Sufjan Stevens and Justin Peck – The Decalogue Ballet
@ New York City Ballet – The David Koch Theatre @ Lincoln Centre, New York
May 12, 2017
Sufjan Stevens is no stranger to writing music for many different settings. He is also no stranger to writing for ballet. The Decalogue is his second commission of original music for the New York City Ballet and his fourth collaboration with the brilliant choreographer, Justin Peck. Stevens’ first commissioned piece for the N.Y.C.B, 2014’s Everywhere We Go, was a huge success. They continue their winning streak with this unique ballet, premiered on May 12, 2017. The show is part of the Here/Now festival presented by The N.Y.C.B.
What is interesting is that Stevens wrote the music for solo piano. His previous collaborations with Peck featured a grand orchestra. Here, the dancers and the audience must rely on a single piano to express Stevens’ ideas, story and emotion.
And he succeeds. The Decalogue is a brilliant piece, perhaps not classical or traditional, but it provided the perfect backdrop for Peck’s own original and contemporary style of ballet. Peck also designed the costumes, which were a part of the show as much as the dancers themselves. The show, which was part of a larger programme that evening, was full of stunning images set to some of the most imaginative and stirring music written this year. A great deal was accomplished in 45 minutes.
The Decalogue (or The Ten Commandments) is broken into ten short pieces, and features ten dancers, five male and five female. The pianist, Susan Walters was simply stunning performing the complex composition to perfection.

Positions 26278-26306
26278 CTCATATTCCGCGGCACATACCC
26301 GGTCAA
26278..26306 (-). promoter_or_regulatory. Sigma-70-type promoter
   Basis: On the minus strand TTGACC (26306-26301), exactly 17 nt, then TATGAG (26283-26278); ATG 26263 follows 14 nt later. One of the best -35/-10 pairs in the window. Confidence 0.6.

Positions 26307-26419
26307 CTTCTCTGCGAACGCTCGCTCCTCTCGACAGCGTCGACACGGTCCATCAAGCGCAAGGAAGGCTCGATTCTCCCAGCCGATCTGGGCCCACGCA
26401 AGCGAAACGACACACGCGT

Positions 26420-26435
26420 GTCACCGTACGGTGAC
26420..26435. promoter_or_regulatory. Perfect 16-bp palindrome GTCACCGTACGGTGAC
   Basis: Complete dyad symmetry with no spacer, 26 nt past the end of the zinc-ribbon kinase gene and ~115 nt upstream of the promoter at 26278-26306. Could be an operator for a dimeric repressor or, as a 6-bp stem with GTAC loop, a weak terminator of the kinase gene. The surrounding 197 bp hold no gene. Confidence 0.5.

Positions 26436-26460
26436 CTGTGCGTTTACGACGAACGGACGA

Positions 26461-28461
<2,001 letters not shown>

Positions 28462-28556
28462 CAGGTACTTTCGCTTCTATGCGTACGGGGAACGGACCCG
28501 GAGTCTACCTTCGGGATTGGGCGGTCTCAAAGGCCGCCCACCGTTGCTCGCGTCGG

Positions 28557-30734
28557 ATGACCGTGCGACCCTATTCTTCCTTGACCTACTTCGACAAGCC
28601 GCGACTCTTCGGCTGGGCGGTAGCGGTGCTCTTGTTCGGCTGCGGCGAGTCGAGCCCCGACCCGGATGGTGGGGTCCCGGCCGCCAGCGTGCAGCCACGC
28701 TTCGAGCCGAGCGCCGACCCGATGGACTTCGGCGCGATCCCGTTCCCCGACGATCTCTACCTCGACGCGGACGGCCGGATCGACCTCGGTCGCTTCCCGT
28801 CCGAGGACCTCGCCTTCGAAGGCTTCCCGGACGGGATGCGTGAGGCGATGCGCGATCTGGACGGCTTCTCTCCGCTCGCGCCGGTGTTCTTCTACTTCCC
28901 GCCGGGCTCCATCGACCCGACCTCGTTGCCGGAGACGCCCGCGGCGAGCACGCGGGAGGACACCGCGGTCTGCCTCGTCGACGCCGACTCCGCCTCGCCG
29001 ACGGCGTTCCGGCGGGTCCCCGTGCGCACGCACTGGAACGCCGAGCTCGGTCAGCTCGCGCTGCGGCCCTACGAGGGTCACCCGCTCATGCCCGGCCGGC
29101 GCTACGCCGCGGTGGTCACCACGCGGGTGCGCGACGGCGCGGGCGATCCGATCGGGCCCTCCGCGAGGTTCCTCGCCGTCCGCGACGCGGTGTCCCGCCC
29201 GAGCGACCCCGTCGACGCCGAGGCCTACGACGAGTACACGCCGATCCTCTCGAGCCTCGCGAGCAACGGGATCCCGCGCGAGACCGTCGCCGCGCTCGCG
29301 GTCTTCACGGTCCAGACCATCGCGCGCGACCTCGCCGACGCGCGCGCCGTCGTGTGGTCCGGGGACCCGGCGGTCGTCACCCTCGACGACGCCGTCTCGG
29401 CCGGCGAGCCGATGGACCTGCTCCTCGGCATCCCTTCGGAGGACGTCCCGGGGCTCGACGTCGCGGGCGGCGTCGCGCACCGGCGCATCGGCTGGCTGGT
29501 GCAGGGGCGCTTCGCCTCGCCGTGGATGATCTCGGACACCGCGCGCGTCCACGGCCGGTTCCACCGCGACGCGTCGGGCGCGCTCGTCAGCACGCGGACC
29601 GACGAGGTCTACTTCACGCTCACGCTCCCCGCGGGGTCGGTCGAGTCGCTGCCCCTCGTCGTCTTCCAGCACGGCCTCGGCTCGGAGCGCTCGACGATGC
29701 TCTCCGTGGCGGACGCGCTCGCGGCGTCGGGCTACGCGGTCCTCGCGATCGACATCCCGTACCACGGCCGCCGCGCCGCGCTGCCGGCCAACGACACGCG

While not as melodic as one might expect, especially given the beauty of some of Stevens’ ‘classical’ works (check out The BQE), it was interesting and had many trademark Stevens moments sprinkled throughout. But the overall effect of the music was stirring, and complimented the visuals beautifully, and that is the purpose of the music written for a ballet.
This is also not the move fans or critics assumed Stevens would do after his successful Carrie & Lowell album. But then, Stevens has never done what was expected of him. He has set his career on its own course and seems to follow where the muse leads him.
Given the ten short pieces, and the ten dancers, the ballet is not entirely about The Ten Commandments. They serve as a background for relationships, which are displayed throughout the ballet. The movement in combination with the music lead to a very stunning experience which left the audience in awe after the final note was played.
The Decalogue will be playing until March 2018 at the David H. Koch theatre in New York City.